• In pregnant patients or in patients trying to conceive who have allergic diseases, physicians should prescribe medications which are rated category B whenever possible.Examples of pregnancy category B medications:- inhaled steroids: budesonide (Pulmicort)- intranasal steroids: budesonide (Rhinocort Aqua)- antihistamines: cetirizine
case 3
Case 3
  • A
  • Case
  • Of
  • Food Allergy
An 8-year-old boy is seen by his pediatrician for follow-up of abdominal pain.
  • He had already visited the ER last week for RLQ abdominal pain and acute appendicitis had been ruled out.
  • He complained of abdominal pain radiating to RLQ, nausea, vomiting, lack of appetite and weight loss for 6 months.
Past medical history (PMH)Allergic rhinitis and conjunctivitis for 3 years, skin prick testing positive for house dust mite (2 years ago)Fast medical history (FMH)
  • Mother with allergic rhinitis.Medications
  • Prevacid (lansoprazole) daily.Pets
  • Outdoor hunting dogs.
  • Physical examination
  • Diffuse abdominal tenderness, no rebound, normal BS, otherwise normal.
what would you do
What would you do?
  • Refer to a gastroenterologist who performed an EGD which showed 19 eosinophils per HPF.
  • "Multi-ring esophagus" in eosinophilic esophagitis (left), infiltration of eosinophils (right).
  • Diagnosis: Eosinophilic esophagitis.
  • Fluticasone (Flovent) PO was started with rapid resolution of symptoms within 2-3 weeks. The patient's appetite improved greatly and he gained 10 pounds during a 6-month period.
  • Pulmicort (budesonide) Respules, 0.5/2 mL PO bid may work better than fluticasone spray since the patients actually drinks the viscous liquid rather than using a spray.
does he need a biopsy in the future
Does he need a biopsy in the future?
  • Yes, a repeat biopsy should be done to verify the effect of the treatment.
  • PPI augments the therapeutic effect of inhaled fluticasone and a combination therapy (ICS plus PPI) should be used in all patients.
what are the typical symptoms of eosinophilic esophagitis in different age groups
What are the typical symptoms of eosinophilic esophagitis in different age groups?
  • Infants present with vomiting.Children present with abdominal pain and vomiting.Older children present with the feeling that the "food is stuck."
what is the prognosis for resolution of eosinophilic esophagitis
What is the prognosis for resolution of eosinophilic esophagitis?
  • Uncertain.85% of children with atopic dermatitis eventually become asymptomatic.85% of children with asthma eventually become asymptomatic.50% of children with allergic rhinitis eventually become asymptomatic.
case 4
Case 4
  • Diabetic
  • Foot
  • Infection
  • of
  • Stasis Ulcers
A 58-year-old African American male (AAM) was admitted from a nursing home (NH) with a chief complaint (CC) of being lethargic and not acting appropriately. The patient stated that his legs hurt, and they had been hurting for a long time, and he rated his pain as an 8 on a scale of 1 to 10.Past medical history (PMH)Diabetes type 2 (DM2), hypertension (HTN), venous stasis ulcers, hepatitis C, peripheral vascular disease (PVD), congestive heart failure (CHF).Past surgical history (PSH)Bilateral (B) LE stasis ulcers status post (S/P) extensive debridements of both lower extremities and multiple failed skin grafts 2 years ago, right hallux amputation.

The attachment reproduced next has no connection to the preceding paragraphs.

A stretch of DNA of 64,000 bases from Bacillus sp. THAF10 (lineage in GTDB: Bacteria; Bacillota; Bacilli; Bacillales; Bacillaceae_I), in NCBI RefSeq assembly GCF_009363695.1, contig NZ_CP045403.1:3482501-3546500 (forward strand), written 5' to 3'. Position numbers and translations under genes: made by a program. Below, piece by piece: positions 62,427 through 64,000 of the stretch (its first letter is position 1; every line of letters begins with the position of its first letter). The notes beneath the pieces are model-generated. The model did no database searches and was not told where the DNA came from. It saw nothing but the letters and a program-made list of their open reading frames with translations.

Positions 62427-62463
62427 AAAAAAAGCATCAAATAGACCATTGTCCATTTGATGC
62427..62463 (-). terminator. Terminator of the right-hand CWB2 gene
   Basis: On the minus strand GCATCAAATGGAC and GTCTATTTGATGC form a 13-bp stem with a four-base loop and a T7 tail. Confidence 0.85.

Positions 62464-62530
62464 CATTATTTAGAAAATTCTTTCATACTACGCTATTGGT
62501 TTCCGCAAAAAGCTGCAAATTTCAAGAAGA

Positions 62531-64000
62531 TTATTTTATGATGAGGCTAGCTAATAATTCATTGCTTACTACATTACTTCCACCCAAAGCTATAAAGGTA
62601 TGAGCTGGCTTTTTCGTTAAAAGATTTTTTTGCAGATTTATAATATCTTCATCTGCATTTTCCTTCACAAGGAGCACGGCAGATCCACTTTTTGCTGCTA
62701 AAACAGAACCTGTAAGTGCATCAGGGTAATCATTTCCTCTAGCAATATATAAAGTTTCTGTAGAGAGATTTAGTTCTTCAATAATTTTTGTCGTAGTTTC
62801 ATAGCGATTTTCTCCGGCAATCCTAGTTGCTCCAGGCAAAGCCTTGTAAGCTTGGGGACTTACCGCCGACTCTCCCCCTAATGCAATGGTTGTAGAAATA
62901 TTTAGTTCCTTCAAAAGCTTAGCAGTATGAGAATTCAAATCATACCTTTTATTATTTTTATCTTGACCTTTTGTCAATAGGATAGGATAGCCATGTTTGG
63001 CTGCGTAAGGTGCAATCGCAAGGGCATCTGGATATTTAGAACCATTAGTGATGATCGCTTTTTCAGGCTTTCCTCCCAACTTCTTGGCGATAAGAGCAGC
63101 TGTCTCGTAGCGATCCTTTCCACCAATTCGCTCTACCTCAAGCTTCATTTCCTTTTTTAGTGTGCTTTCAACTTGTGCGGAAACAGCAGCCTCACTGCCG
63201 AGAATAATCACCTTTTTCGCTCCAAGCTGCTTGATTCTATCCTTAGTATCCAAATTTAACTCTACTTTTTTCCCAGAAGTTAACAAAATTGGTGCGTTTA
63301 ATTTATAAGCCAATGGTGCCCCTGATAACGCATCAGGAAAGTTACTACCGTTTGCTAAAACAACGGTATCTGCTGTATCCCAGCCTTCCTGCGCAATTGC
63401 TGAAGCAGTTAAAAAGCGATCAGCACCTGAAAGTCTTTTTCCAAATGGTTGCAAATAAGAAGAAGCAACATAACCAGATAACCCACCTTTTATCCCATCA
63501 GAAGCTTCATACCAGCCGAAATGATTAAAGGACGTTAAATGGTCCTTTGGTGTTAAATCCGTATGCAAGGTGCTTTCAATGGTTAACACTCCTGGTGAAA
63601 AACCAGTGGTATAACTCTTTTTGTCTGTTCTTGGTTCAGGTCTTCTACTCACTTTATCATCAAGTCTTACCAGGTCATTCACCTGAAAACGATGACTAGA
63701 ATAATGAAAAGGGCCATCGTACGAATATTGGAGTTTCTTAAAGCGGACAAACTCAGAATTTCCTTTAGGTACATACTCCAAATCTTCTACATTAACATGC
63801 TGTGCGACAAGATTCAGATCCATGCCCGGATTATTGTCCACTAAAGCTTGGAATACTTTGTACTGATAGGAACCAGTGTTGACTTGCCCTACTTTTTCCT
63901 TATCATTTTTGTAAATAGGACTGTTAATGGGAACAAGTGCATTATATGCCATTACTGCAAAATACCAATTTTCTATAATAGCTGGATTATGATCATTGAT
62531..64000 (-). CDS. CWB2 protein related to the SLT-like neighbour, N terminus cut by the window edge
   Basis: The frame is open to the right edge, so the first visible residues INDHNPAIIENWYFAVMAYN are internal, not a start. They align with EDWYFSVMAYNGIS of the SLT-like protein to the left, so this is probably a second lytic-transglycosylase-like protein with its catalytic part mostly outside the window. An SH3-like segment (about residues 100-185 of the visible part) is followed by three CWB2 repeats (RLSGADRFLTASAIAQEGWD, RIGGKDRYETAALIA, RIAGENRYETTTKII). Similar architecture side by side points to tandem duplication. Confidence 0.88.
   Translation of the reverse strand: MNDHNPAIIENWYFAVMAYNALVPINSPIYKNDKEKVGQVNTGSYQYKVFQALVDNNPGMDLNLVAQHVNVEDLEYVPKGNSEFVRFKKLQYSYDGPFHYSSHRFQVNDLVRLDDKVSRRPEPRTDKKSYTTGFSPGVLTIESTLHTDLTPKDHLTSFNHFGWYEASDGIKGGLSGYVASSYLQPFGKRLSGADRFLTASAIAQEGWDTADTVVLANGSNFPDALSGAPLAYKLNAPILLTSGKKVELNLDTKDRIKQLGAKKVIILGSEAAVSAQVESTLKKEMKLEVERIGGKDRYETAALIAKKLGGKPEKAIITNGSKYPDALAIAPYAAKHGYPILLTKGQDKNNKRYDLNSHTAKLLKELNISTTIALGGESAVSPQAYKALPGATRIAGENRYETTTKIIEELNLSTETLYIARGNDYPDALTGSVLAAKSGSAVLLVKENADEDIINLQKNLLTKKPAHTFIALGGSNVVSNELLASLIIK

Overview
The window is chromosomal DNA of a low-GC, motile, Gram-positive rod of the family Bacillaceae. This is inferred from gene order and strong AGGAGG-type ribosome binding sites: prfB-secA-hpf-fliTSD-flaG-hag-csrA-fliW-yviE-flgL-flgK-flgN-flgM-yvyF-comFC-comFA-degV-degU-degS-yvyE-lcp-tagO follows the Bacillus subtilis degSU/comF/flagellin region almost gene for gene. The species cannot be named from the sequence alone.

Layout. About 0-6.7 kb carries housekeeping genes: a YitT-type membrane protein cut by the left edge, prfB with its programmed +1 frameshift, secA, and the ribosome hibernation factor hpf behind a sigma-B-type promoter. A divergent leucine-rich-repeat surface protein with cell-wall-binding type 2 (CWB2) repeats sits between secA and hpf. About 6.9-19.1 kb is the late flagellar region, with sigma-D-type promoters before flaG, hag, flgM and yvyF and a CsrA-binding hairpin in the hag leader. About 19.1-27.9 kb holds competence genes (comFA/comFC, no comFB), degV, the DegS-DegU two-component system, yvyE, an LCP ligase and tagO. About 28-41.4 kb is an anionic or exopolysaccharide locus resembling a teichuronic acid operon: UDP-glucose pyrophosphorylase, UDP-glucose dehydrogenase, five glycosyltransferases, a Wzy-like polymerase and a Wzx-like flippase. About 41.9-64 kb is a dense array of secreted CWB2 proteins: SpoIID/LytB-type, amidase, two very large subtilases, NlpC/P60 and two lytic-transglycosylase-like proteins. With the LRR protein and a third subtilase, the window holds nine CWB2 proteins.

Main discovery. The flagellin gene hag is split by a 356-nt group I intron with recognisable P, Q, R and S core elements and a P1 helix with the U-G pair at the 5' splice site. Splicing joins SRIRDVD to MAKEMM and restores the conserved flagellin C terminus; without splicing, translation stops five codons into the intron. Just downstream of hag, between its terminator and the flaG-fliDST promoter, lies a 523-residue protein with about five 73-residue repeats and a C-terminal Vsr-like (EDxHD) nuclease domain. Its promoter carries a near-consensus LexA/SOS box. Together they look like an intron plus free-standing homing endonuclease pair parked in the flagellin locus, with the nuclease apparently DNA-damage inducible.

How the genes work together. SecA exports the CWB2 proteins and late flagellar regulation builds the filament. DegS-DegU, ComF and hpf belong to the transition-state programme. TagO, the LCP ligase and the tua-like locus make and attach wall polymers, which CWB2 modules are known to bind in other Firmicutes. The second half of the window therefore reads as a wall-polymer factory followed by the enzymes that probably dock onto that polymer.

MedicationsAcetaminophen (Tylenol),

Ambien (zolpidem),





Oxycontin (oxycodone,

Lantus (insulin glargine),

furosemide (Lasix),


Actos (pioglitazone),


Social history (SH)A remote history of heroin and cocaine abuse, former smoker and drinker.

Physical examinationVS 38-126-24-137/81.Chest: clearCVS: tachycardic but regular with no murmurs.Abdomen: Soft, NT, ND, +BS.

Extremities: Severe venous stasis ulcers of the lower extremities, approximately 1/2 way down and almost circumferential.

The ulcers are full thickness and third-degree. There is a good granulation tissue.

Neuro: He is slow to respond to questioning. No focal neurological deficits apart from diminished sensation on (B) LE.


Diabetic patient with (B) infected stasis ulcers. There is only a small bridge of tissue covering the back of the right leg and the front of the left shin.


Left leg stasis ulcer. Note the hypertrophic granulation tissue at the bottom of the ulcer and the small bridge of skin at the front


Right leg stasis ulcer. Note the previous hallux amputation and the grey-blue discoloration at the bottom of the ulcer. This grey-blue to green discoloration may indicate a Pseudomonas infection.

what labs would you order
What labs would you order?
  • CBCD, CMP, UA.Wound culture, BCx x 2.X-rays.
  • BUN was 51 mg/dL and creatinine 2.5 mg/dL. Hgb 8.8 mg/dL.
what are the questions to ask now
What are the questions to ask now?
  • What is his baseline?A review of the old medical records, showed a BUN of 14 mg/dL and creatinine of 1.3 mg/dL, seven months ago.WBC was 17.1/mm3, hemoglobin 8.8 mg/dL, hematocrit 26.7, hypochromic, microcytic peripheral smear. The differential showed 69 neutrophils and 11 bands.The patient has an infection and he is probably dehydrated which may explain the rise in the BUN/Cr. Mucosal membranes were dry.
what did we learn from this case1
What did we learn from this case?
  • Diabetic foot infections should be treated promptly with the appropriate antibiotics.A blue-green wound exudate may indicate Pseudomonas, and Zosyn (Piperacillin and Tazobactam) or other antibiotic with a good antipseudomonas coverage is needed.The management of diabetic foot ulcers is complex and involves wound care, surgery or podiatry and PT/OT.